A company’s Initial Public Offering (IPO) attracts a variety of investors. The corporation employs the allocation procedure to decide how much shares each sort of investor gets. If the share is oversubscribed or undersubscribed determines the allotment. In the event of an oversubscription, not every investor who made a bid will get shares. However, there is a group of investors that get shares well before the IPO. These are known as Anchor investors, who invest in large amounts of money.
The topic has a very high chance of being asked as a UPSC Prelims Economy Question or as a Current Affairs Question, as it has been in the news recently.
Note: UPSC 2022 is approaching closer, supplement your preparation with the free Daily Video Analysis of The Hindu Newspaper by BYJU’S.
About Anchor Investors
The Securities Exchange Board of India (SEBI) introduced the idea of anchor investor in 2009. Institutional investors are asked to subscribe for shares prior to the Initial Public Offerings (IPOs) begin, in order to increase the issue’s appeal. As the name implies, anchor investors are obligated to purchase the stock at a certain price in order to instil confidence in other investors and increase demand for the stock. This procedure also aids in improving the company’s investment opportunities for individual investors.
They can set aside up to 30% of the issue’s allocation for Qualified Institutional Bidders (QIB). Despite being part of the IPO, the pricing of the shares assigned to them is determined independently. Their allocation price is likewise within the IPO price bracket, but they must pay the price variance if the price set during the book-building procedure is higher than the price at which anchor investors are allocated. If the book building price goes down, they will not be reimbursed for the difference. Just a day before the IPO, the corporation allocates the stocks to the anchor investors at a set price.
The issuance requires each anchor investor to deposit a minimum of ten crores rupees. They must purchase the stocks at the company’s set price. This boosts a retail investor’s enthusiasm in the stock’s demand. The involvement of anchor investors also boosts retail investors’ confidence in the IPO’s quality. As a result, anchor investors serve as a link between the issuing firm and the individual investor. If the offering is less than ₹250 crores, there must be a least of 15 anchor investors. The number of anchor investors might be raised to 25 if the offer is worth more than ₹250 crores.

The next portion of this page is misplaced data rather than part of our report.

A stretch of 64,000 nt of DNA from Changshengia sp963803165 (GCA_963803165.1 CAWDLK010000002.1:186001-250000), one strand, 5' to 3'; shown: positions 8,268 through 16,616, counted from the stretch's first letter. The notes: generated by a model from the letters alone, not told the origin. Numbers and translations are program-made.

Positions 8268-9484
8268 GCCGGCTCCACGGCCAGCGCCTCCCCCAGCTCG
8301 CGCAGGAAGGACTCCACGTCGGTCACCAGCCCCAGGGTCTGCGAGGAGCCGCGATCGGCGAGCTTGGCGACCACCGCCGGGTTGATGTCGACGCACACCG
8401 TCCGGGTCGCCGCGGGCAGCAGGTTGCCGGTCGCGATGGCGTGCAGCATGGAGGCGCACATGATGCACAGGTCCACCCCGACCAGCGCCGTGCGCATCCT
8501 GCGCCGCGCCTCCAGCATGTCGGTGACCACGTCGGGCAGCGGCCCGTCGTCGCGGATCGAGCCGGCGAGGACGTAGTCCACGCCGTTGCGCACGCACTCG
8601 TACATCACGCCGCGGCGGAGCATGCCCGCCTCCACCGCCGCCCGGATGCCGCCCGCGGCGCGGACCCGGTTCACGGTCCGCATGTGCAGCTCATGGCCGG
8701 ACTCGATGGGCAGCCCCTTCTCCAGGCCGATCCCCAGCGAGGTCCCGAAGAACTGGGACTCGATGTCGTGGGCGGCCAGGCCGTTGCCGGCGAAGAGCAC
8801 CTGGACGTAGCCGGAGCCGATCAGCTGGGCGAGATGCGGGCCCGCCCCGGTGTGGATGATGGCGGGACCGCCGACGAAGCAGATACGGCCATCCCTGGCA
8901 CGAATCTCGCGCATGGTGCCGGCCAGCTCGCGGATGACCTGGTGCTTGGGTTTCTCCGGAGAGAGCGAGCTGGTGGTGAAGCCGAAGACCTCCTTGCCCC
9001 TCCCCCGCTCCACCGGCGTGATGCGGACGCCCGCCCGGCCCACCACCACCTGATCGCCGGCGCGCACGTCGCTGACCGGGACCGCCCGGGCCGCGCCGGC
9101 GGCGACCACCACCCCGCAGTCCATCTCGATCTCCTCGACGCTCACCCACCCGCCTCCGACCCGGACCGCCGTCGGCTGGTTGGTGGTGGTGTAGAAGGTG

Note: UPSC 2022 is approaching closer, keep yourself updated with the latest UPSC current affairs where we explain the important news in a simplified manner.
Note: You can make your current affairs revision robust using Free Monthly Magazines by BYJU’S.
Shares Lock-in Period for Anchor Investors
These anchor investors are not allowed to sell their shareholdings until 30 days from the date of allotment. These 30 days’ time duration is known as the lock-in phase. The shares being locked in prevents a large decline in the share price following the IPO. To maximise listing gains, anchor investors may seek to sell their shares right after the company is listed. Because they have put a significant amount of money into the issue, any selling would cause the share price to plummet. This lock-in period stops them from selling the stock and depreciating its value.
Frequently Asked Questions about the Anchor Investors:
What is the difference between QIB and anchor investor?
How do I become an anchor investor?
What is an anchor investor in a fund?
Note: You may get all the Economy Questions of the UPSC Mains exam by visiting the linked article.
Start your IAS Exam preparation by understanding the UPSC Syllabus in-depth and planning your approach accordingly.